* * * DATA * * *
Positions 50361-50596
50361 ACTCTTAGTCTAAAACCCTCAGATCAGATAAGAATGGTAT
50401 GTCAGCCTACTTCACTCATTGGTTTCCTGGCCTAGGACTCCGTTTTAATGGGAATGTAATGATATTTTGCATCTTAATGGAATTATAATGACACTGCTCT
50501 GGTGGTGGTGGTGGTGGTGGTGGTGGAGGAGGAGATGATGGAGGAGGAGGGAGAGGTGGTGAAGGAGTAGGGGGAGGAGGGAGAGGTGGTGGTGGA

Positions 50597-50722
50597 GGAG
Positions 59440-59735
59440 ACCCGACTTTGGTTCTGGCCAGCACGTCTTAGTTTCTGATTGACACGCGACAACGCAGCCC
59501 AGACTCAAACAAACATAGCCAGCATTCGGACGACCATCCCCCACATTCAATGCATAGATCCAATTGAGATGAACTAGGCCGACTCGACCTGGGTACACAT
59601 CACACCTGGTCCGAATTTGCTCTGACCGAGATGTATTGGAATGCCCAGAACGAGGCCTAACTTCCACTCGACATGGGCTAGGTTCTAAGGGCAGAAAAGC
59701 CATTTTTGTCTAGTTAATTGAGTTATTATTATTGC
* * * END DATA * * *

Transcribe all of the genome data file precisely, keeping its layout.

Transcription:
Positions 50361-50596
50361 ACTCTTAGTCTAAAACCCTCAGATCAGATAAGAATGGTAT
50401 GTCAGCCTACTTCACTCATTGGTTTCCTGGCCTAGGACTCCGTTTTAATGGGAATGTAATGATATTTTGCATCTTAATGGAATTATAATGACACTGCTCT
50501 GGTGGTGGTGGTGGTGGTGGTGGTGGAGGAGGAGATGATGGAGGAGGAGGGAGAGGTGGTGAAGGAGTAGGGGGAGGAGGGAGAGGTGGTGGTGGA

Positions 50597-50722
50597 GGAG
Positions 59440-59735
59440 ACCCGACTTTGGTTCTGGCCAGCACGTCTTAGTTTCTGATTGACACGCGACAACGCAGCCC
59501 AGACTCAAACAAACATAGCCAGCATTCGGACGACCATCCCCCACATTCAATGCATAGATCCAATTGAGATGAACTAGGCCGACTCGACCTGGGTACACAT
59601 CACACCTGGTCCGAATTTGCTCTGACCGAGATGTATTGGAATGCCCAGAACGAGGCCTAACTTCCACTCGACATGGGCTAGGTTCTAAGGGCAGAAAAGC
59701 CATTTTTGTCTAGTTAATTGAGTTATTATTATTGC